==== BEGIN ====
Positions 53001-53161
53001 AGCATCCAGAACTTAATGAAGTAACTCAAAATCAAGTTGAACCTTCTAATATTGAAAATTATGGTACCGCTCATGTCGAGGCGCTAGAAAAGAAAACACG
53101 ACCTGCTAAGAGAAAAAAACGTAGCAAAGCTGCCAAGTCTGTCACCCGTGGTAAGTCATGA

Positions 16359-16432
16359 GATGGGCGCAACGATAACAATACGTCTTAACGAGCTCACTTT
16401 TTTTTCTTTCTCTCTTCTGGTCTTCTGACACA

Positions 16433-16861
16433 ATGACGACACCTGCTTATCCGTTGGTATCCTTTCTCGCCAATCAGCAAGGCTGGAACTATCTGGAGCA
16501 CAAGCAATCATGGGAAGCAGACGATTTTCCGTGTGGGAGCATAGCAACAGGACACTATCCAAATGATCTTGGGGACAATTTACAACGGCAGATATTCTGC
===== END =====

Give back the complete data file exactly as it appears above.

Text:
Positions 53001-53161
53001 AGCATCCAGAACTTAATGAAGTAACTCAAAATCAAGTTGAACCTTCTAATATTGAAAATTATGGTACCGCTCATGTCGAGGCGCTAGAAAAGAAAACACG
53101 ACCTGCTAAGAGAAAAAAACGTAGCAAAGCTGCCAAGTCTGTCACCCGTGGTAAGTCATGA

Positions 16359-16432
16359 GATGGGCGCAACGATAACAATACGTCTTAACGAGCTCACTTT
16401 TTTTTCTTTCTCTCTTCTGGTCTTCTGACACA

Positions 16433-16861
16433 ATGACGACACCTGCTTATCCGTTGGTATCCTTTCTCGCCAATCAGCAAGGCTGGAACTATCTGGAGCA
16501 CAAGCAATCATGGGAAGCAGACGATTTTCCGTGTGGGAGCATAGCAACAGGACACTATCCAAATGATCTTGGGGACAATTTACAACGGCAGATATTCTGC